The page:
4. In the Timeline panel, check that the source track indicators are patched correctly, with Source V1 positioned next to Timeline Video 1. There’s no audio in this source clip, so you just need to check the Source V1.

  5. In the Source Monitor, click the Overwrite button to make the edit.

  6. In the Fit Clip dialog box, select the Change Clip Speed (Fit To Fill) option, and click OK.

    Premiere Pro applies the edit.


    Changing the playback speed of a clip counts as a visual effect. Notice the small fx badge on the clip changes color to indicate an effect has been applied.

  7. Zoom in to the Timeline panel using the Navigator controls at the bottom of the panel until you can see the name and speed information on the Laura_04 clip you just edited into the sequence.

    The percentage shows the new playback speed. The speed has been adjusted perfectly to fit the new duration.

  8. Play the sequence to see the result of your edit and the speed change. The result is not super smooth, but you’ll discover ways to improve the results when applying speed adjustments later.

Changing clip playback speed

Slow motion is one of the most commonly used effects in video post-production. It can be an effective way to add drama or to give the audience more time to experience a moment. You might change the speed of a clip for technical reasons or for artistic impact.


When changing the speed of a clip, you will usually achieve smoother playback if the new speed is an even multiple or fraction of the original clip playback speed. For example, changing a 24 fps clip to play back at 25% speed will result in 6 fps, and this will usually look smoother than if the clip is set to a nonequally divided playback speed, like 27.45%. Sometimes you’ll get the best results by changing clip playback speed and then trimming to get a precise duration.

The fit-to-fill edit you just learned about is one way to change clip playback speed, and its results can vary. If the media originally had clear, smooth motion, you’ll probably get better results. Also, because fit-to-fill edits can result in precise partial frame rates, they may produce inconsistent motion.

One way to achieve high-quality slow motion is to record at a higher frame rate than your sequence playback frame rate. If you play the video at a slower frame rate than it was recorded at, you’ll see slow motion—provided the new frame rate is still at least as high as your sequence frame rate.

For example, imagine a 10-second video clip was recorded at 48 frames per second but your sequence is set to 24 frames per second. You can set your footage to play at 24 frames per second, matching the sequence. Playback will be smooth, with no frame rate conversion when the clip is added to the sequence. However, the clip will be playing at half its recording frame rate, resulting in 50% slow motion. It will take twice as long to play back, so the clip will now have a 20-second duration.

Let’s try this.

  1. Open the sequence 02 Laura In The Snow. Play the clip in the sequence.

    The clip plays in slow motion for the following reasons:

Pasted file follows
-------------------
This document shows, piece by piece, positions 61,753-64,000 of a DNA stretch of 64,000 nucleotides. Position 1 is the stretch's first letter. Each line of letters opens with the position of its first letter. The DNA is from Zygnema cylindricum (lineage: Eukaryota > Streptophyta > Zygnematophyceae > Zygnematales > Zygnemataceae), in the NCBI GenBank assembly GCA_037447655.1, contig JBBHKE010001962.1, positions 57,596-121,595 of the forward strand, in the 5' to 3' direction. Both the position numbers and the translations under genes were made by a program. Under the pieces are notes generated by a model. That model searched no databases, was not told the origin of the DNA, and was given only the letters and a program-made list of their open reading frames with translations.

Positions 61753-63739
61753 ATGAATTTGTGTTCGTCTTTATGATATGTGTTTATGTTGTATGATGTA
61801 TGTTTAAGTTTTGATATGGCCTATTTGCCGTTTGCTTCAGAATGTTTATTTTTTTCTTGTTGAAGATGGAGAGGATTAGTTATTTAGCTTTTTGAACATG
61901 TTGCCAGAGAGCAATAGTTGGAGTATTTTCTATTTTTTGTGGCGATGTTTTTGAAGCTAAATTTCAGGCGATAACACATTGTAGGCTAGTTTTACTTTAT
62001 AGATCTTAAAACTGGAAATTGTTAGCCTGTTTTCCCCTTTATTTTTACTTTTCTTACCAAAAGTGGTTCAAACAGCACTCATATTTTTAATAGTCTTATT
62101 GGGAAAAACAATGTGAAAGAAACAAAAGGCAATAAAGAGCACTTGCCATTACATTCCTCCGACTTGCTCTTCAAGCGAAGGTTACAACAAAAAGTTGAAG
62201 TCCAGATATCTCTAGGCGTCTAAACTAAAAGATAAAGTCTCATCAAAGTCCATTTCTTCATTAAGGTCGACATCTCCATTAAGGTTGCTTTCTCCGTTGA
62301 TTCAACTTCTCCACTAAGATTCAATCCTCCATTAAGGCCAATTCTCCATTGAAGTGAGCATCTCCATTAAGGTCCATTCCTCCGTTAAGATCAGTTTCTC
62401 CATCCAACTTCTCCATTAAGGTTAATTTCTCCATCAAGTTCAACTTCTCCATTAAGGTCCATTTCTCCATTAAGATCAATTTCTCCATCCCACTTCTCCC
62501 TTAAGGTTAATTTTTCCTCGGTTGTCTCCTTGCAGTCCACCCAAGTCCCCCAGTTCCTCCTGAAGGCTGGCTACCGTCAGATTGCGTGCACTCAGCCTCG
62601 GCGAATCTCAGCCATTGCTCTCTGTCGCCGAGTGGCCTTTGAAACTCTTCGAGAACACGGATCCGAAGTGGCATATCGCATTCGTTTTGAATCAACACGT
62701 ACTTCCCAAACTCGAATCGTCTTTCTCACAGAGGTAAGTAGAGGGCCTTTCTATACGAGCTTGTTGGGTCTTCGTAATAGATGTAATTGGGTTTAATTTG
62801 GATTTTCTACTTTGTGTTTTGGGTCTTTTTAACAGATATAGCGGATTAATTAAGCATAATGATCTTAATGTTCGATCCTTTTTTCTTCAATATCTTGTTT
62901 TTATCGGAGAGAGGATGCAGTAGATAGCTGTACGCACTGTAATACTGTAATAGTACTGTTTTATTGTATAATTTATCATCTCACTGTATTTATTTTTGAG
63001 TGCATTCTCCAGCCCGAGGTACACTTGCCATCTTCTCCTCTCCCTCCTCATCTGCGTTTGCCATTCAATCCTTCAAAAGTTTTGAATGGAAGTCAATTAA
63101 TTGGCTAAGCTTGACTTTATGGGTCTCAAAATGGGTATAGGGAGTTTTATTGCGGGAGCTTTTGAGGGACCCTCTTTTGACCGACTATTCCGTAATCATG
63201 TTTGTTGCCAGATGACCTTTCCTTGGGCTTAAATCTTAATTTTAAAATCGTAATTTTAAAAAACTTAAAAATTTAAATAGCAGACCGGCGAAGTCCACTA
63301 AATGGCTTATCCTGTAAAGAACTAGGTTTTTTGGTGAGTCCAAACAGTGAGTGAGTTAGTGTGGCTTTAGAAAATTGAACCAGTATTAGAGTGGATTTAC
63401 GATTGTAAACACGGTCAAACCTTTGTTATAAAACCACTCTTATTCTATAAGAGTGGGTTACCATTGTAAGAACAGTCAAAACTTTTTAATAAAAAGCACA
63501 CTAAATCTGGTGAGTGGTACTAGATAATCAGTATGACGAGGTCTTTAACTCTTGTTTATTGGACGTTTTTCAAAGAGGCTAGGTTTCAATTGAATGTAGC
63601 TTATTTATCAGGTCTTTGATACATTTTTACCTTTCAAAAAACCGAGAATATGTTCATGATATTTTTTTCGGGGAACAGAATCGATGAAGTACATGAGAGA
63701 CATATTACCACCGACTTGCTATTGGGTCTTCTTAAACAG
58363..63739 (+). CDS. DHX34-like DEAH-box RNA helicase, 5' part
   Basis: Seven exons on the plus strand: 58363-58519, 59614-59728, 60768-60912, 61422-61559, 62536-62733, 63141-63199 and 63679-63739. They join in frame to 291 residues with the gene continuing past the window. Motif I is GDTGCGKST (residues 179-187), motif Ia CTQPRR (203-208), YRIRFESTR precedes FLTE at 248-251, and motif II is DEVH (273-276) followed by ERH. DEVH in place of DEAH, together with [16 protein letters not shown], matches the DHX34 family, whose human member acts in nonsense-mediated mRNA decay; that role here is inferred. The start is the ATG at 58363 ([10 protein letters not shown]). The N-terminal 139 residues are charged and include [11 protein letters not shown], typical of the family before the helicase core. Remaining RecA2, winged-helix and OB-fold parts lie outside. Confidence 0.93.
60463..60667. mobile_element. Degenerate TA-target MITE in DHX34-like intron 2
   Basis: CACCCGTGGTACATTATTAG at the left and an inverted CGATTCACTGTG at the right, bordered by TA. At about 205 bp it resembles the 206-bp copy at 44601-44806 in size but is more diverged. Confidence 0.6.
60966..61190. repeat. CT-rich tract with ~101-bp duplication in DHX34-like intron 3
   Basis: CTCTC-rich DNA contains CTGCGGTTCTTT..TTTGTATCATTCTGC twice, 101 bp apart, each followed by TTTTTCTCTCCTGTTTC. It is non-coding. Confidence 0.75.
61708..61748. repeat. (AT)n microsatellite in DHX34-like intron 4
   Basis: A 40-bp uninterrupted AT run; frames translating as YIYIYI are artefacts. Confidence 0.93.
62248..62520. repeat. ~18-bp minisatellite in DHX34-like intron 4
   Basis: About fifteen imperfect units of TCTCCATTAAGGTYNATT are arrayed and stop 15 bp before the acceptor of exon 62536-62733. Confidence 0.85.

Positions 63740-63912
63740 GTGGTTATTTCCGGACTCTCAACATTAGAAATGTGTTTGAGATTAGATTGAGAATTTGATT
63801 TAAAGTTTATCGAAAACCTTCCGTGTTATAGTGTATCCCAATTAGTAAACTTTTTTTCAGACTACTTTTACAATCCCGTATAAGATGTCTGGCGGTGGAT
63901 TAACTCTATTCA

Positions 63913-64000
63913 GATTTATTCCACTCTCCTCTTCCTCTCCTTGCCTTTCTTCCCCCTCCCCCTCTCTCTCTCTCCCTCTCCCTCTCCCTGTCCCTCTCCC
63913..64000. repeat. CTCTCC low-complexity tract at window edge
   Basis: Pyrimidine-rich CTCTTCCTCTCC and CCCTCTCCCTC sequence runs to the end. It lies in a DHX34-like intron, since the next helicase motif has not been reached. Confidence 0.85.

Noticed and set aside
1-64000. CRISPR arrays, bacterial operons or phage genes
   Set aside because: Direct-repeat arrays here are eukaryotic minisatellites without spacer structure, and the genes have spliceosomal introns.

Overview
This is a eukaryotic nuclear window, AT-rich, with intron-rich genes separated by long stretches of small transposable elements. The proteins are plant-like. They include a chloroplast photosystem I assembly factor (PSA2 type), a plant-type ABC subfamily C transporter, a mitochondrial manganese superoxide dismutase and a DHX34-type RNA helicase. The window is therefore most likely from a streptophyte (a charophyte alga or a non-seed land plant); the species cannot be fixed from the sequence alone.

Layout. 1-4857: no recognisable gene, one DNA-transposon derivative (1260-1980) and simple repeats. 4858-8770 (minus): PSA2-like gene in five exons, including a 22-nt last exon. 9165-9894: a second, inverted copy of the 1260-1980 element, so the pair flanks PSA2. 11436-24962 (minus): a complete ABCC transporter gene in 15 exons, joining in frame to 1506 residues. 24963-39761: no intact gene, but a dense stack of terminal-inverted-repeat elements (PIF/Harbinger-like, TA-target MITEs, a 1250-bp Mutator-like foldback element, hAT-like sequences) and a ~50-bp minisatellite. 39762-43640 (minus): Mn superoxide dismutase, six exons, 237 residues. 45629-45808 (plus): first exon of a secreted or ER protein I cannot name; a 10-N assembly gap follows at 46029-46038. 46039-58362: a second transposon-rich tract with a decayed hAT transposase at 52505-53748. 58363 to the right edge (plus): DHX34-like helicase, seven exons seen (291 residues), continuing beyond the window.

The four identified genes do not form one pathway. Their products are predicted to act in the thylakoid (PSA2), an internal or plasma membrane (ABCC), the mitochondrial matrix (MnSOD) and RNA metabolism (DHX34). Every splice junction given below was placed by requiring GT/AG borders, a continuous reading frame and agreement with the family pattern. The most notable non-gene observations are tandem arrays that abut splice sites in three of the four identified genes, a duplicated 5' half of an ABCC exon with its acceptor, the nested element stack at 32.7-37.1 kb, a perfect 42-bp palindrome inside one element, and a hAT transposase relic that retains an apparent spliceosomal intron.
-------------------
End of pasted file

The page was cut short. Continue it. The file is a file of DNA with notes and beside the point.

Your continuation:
• The clip was recorded at 96 frames per second but...

    • The clip is set to 24 frames per second playback (this was set by the camera).

    The sequence is configured for 24 frames per second playback, so it matches the clip playback setting and no conforming is necessary.

  2. In the Timeline panel, right-click the clip and choose Reveal In Project.

    This highlights the clip in the Project panel.

  3. Right-click the clip in the Project panel and choose Modify > Interpret Footage. We’ll use the Interpret Footage dialog box to tell Premiere Pro how to play back this clip.

  4. Select the Assume This Frame Rate option, and enter 96 in the box. This tells Premiere Pro to play the clip at 96 frames per second (the original recording speed). Click OK.

    Look back at the Timeline panel. The clip has changed appearance.

    You have given the clip a faster frame rate, and with the new playback speed it has a shorter duration. Rather than change the sequence clip duration, which might impact the timing of your edit, diagonal lines indicate the portion of the clip that now has no media. The part of the sequence clip that has no media is now empty.


    If you’re using a system with slow storage, you may need to lower the playback resolution in the Program Monitor to play clips with fast frame rates without dropping frames.

  5. Play the sequence again.

    The clip plays at regular speed because it was originally recorded at 96 frames per second. It’s much less smooth—not because there’s anything wrong with the clip but because the original camera recording was bumpy!

  6. Drag the Laura_01.mp4 clip onto the sequence close to the first instance, so you can see both versions side by side.

The new clip instance is shorter, matching the playback time at the new frame rate. If you were to slow the clip playback speed to 25%, it would restore the original frames, producing slow motion.

Changing clip speed or duration

Although it’s more common to slow clips down, speeding up clips is a useful effect as well. The Speed/Duration command in the Timeline panel can change the playback speed for a clip in two different ways. You can set the duration of a clip to match a certain time, or you can set the playback speed as a percentage.